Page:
A tray of baked whole wheat Hawaiian sweet rolls
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Whole Wheat Hawaiian Rolls made with Fresh Milled Flour – Outstanding!

I have to share how I make these Whole Wheat Hawaiian Rolls made with Fresh Milled Flour! They are outstanding, dare I say, even better than the name brand ones you buy in the store! And, they are so light & airy, they just peel apart. Basically, my mouth is watering as I type this!

A tray of baked whole wheat Hawaiian sweet rolls
Whole Wheat Hawaiian Rolls

Why You Need To Try These Dinner Rolls

These Sweet Hawaiian Rolls are a must try! They are the perfect combination of sweet with a “tang.” And, I think they are even better when I prepare the rolls the night before. Then put them in the refrigerator overnight covered. Next, get them out of the refrigerator 1-2 hours before you want to bake them. Bake them and enjoy warm & fresh! I can’t explain how soft, airy, and pull apart good they are!

top shows a full tray of Whole wheat Hawaiian Roll dough before they have risen. the bottom shows a try of risen whole wheat Hawaiian rolls ready to be baked
This shows the Whole Wheat Hawaiian Rolls before their second rise, and after, now ready to bake.

What Is Different About Making These With Fresh Milled Flour?

The main difference between making these Whole Wheat Hawaiian Rolls with Fresh milled flour vs regular commercial flour is the health benefits that fresh milled flour provides. Commercial Flours are processed and in doing so, the nutrients of the whole wheat are stripped. Also, fresh milled flour requires more kneading time. So, knead until it passes the window pane test. HERE is an example of that windowpane test.

Which Nutrients Are Lost When Flour Is Processed?

Processing Whole Wheat to make flour removes the most nutritious parts of the grain. When processed, the germ & bran are removed for the sake of spoilage and a longer shelf life. The Nutrients that are lost when flour is processed include, but not limited to:

  • Protein
  • Magnesium
  • Dietary Fiber
  • Vitamin E
  • Vitamin B
  • Iron
  • Selenium
  • Potassium
Plate of whole Einkorn Wheat Berries with hands in the shape of a heart over top
Hard White Wheat Berries (Whole Wheat before milled into flour)

So, What Is Left After Milling Flour?

After Flour is milled, only the endosperm of the wheat berry remains. The Milling process grinds the whole wheat berry, and removes the bran & the germ. The result is a soft fluffy white flour. (With little to no nutritional value)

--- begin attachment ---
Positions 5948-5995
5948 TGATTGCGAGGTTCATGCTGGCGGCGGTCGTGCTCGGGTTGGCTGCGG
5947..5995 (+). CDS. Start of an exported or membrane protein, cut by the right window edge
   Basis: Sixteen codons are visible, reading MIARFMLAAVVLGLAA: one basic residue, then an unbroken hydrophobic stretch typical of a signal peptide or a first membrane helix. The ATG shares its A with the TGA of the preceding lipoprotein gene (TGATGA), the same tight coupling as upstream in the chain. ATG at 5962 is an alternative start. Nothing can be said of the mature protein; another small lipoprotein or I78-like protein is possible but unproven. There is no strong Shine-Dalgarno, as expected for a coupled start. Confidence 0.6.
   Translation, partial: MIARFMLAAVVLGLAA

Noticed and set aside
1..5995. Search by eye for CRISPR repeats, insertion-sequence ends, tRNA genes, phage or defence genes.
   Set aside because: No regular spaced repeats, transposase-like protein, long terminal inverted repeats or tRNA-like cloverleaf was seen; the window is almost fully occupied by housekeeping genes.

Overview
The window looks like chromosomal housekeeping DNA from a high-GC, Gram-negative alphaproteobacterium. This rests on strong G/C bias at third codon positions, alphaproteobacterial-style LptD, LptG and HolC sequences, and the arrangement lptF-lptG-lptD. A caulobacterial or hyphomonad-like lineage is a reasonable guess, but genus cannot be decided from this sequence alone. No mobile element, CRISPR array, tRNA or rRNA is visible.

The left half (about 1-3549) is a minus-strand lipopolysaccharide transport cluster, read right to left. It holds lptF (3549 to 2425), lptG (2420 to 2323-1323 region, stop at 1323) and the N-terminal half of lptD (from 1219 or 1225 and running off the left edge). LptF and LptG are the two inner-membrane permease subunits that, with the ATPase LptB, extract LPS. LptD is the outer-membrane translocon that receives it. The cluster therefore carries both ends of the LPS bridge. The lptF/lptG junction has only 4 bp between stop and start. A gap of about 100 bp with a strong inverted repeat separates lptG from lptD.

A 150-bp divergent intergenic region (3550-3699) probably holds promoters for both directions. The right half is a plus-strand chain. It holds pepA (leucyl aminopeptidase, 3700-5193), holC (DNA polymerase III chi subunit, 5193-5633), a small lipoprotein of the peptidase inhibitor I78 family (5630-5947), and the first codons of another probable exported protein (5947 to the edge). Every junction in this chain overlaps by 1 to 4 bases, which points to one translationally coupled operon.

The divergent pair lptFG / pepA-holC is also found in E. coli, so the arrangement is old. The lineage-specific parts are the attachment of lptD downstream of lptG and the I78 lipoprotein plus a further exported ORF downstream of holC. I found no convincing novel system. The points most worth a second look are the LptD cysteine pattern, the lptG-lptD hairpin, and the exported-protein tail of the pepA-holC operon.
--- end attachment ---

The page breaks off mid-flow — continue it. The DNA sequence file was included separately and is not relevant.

What About Whole Wheat Flour From The Store?

Unfortunately, whole wheat flour from the store is not a whole lot better than white flour in the store. It is marketed as a healthier version of white flour, because it has some of the bran added back in. This too, is why it normally will have a bitter flavor, and needs to be sweetened to cover it up (hence, honey wheat being so popular, etc) So, when whole wheat flour is processed, it goes through the same processing steps as the white flour, completely stripping the flour of all the nutrients, then just adding a small percentage of only the bran back in.

a stand mixer mixing a wet whole wheat Hawaiian Rolls dough
You can see this is a very wet & sticky dough, but that is what makes it so light, & airy!

Ingredients To Make These Whole Wheat Hawaiian Rolls

  • 3&1/2 cup fresh milled flour 420g (I used hard white wheat, with a little Kamut)
  • 2 eggs
  • 1 cup pineapple juice (240g) (room temperature)
  • 4 TBSP softened butter (56g)
  • 1/3 cup brown sugar (75g)
  • 1 tsp vanilla I love to make my own Vanilla Extract. HERE is my video how to make that.
  • 1&1/2 tsp salt
  • 2&1/2 tsp yeast
  • *optional 1 TBSP butter to top after baking
a can of Dole 100% pineapple juice sitting on a wooden table
Canned Pineapple juice seems to work better, for some reason fresh pineapple juice tends to affect the gluten development.

Instructions To Making These Whole Wheat Hawaiian Rolls

  1. Mill the flour
  2. Pour Pineapple juice, softened butter, brown sugar, eggs, vanilla, & salt into stand mixer bowl & mix until combined
  3. Add flour into bowl & Mix until cohesive & smooth. It will be a sticky dough.
  4. Let mixture sit covered for 15 minutes for the flour to absorb liquids.